stand up and save your back
This might seem a bit off point, but it may help you more than
anything else I write this year: Throw away your desk chair. Spending
lots of time working in a seated position, it seems, is bad
for more than just your back.
But by the time I read the
story quoted above, I was ready to throw away my chair anyway. In my
old, ratty office downtown, I had a makeshift standing-height desk.
Actually it was a kitchen counter I had screwed together out of 2x4s and
a hollow-core door when we were renovating our kitchen, but it served
me pretty well. When I moved into my new office space in our barn, I
decided to go all civilized and use a proper sit-down desk and
adjustable office chair. Big mistake. Wthin a few months--despite lots
of yoga--my back was killing me. I knew that sitting puts a lot of
stress on your spine, and when the research on its other ill effects
went public, I knew I had to act.
Luckily, the fix was simple. I
unbolted one of the maple legs of my desk, gave it to a cabinetmaker
friend, and asked for four copies in stretch version. Now my desk stands
42 inches high, just a couple of inches below my standing elbow height.
I ordered a high drafting stool to go with it, but only for occasional
use. The desk was ready before the stool arrived, so I spent the first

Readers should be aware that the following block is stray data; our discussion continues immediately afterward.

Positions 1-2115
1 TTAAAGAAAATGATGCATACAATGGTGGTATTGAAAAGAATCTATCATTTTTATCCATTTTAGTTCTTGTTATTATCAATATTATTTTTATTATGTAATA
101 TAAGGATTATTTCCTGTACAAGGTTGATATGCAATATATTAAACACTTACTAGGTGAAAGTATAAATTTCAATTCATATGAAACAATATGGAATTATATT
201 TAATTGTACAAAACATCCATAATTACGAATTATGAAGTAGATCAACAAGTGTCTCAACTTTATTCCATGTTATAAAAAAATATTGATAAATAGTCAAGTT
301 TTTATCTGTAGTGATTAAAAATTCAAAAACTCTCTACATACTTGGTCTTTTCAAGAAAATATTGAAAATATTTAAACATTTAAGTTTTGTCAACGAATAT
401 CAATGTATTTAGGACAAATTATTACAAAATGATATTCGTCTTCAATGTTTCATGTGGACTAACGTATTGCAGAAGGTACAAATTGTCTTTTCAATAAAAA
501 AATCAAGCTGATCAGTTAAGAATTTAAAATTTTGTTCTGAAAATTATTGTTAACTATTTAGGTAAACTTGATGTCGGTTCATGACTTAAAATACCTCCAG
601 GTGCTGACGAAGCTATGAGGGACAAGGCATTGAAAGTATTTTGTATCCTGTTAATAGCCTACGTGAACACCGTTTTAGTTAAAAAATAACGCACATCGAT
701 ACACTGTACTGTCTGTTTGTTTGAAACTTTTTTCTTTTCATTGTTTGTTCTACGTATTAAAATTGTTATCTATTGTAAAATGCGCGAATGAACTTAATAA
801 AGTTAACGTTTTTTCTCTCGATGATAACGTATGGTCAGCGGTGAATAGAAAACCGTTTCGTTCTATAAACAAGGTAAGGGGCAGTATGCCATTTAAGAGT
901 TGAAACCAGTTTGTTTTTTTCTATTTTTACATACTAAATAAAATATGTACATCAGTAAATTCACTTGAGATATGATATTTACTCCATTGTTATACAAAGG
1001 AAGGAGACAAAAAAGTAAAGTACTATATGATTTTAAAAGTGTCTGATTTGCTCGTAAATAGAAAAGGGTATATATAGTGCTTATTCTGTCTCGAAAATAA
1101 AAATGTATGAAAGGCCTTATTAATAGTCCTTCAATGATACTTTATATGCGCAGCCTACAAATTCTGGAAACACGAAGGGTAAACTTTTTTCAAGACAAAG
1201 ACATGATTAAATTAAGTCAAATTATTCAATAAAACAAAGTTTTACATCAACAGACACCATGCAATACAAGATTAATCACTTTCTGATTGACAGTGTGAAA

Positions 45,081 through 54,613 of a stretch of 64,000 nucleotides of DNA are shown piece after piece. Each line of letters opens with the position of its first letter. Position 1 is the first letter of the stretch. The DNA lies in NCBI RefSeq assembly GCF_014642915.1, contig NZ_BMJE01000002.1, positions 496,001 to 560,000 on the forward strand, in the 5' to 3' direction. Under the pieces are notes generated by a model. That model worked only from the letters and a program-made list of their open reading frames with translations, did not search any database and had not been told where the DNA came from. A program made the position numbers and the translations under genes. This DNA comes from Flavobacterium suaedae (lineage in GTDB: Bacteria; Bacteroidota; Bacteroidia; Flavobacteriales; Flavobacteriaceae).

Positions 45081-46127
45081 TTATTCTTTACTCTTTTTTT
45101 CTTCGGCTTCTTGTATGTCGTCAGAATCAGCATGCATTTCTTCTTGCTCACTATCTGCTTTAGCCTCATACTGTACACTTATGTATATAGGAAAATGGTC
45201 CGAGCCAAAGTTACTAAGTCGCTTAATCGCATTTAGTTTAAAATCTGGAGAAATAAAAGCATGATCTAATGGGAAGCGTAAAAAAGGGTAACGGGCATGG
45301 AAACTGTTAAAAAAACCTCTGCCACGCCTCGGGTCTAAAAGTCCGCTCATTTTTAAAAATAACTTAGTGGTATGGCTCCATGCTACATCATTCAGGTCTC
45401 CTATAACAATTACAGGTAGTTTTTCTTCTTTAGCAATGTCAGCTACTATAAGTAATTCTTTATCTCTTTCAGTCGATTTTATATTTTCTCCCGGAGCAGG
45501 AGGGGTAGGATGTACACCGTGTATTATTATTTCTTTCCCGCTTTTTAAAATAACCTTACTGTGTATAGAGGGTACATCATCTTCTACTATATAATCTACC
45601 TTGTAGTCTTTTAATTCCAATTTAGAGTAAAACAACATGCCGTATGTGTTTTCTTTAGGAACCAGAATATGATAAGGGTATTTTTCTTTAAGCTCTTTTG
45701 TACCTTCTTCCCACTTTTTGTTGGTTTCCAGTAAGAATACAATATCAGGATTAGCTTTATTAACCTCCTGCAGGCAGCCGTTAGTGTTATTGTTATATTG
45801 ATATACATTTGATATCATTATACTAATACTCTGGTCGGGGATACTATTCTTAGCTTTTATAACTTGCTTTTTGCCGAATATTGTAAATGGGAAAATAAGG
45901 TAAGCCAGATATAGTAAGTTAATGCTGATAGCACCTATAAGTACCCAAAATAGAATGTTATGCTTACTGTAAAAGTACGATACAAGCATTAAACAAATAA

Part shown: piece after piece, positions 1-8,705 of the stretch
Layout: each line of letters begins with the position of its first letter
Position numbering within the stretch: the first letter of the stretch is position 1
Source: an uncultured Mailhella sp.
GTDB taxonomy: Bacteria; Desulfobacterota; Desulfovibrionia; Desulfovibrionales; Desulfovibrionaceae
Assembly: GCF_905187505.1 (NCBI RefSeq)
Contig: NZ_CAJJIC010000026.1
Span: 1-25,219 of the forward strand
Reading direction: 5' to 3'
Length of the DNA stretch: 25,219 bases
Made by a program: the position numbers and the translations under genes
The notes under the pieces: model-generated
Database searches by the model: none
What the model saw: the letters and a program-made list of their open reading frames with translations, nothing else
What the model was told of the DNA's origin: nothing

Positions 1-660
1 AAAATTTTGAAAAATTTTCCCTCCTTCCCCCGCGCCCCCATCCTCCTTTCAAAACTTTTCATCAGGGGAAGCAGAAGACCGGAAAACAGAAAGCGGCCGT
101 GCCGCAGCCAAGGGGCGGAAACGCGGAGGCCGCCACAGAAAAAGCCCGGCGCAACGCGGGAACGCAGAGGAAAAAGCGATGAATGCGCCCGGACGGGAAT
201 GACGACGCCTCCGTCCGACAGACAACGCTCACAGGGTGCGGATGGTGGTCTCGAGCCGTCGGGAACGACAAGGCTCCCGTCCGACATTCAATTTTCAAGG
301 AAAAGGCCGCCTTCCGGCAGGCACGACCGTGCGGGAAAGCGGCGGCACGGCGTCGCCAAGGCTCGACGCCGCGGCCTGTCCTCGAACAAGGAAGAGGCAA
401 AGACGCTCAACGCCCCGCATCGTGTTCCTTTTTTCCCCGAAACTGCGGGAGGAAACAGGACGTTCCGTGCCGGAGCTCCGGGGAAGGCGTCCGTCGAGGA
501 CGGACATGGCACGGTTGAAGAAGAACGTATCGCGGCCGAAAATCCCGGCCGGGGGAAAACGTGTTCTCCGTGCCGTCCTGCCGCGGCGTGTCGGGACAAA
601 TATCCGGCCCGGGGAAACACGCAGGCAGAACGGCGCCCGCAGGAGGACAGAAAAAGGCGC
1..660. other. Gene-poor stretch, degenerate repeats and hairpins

week working only standing. It went surprisingly well. I was quite
comfortable (I put a box under the desk, on which to prop one foot or
the other to vary my stance), and now that the stool is here, I'm not
tempted to sit more than I think I should. And my back feels great.
here's the really interesting thing: The first week I spent working
only in a standing position was the most productive I can remember. I
have a couple of theories about this, but the one I like best relates to
the psychology of sitting. When one sits, I postulate, the subconscious
mind assumes--along with the body--an attitude of rest. In order to
work, one must struggle to overcome the sense that one should, instead,
be relaxing. Standing, in contrast, puts one in the position of action.
Since I'm up on my feet again, I find it easier to concentrate on my
work, I don't experience late-afternoon drowsiness, and I'm less
susceptible to distraction. From now on, I'm a stand-up guy. --b.d.s.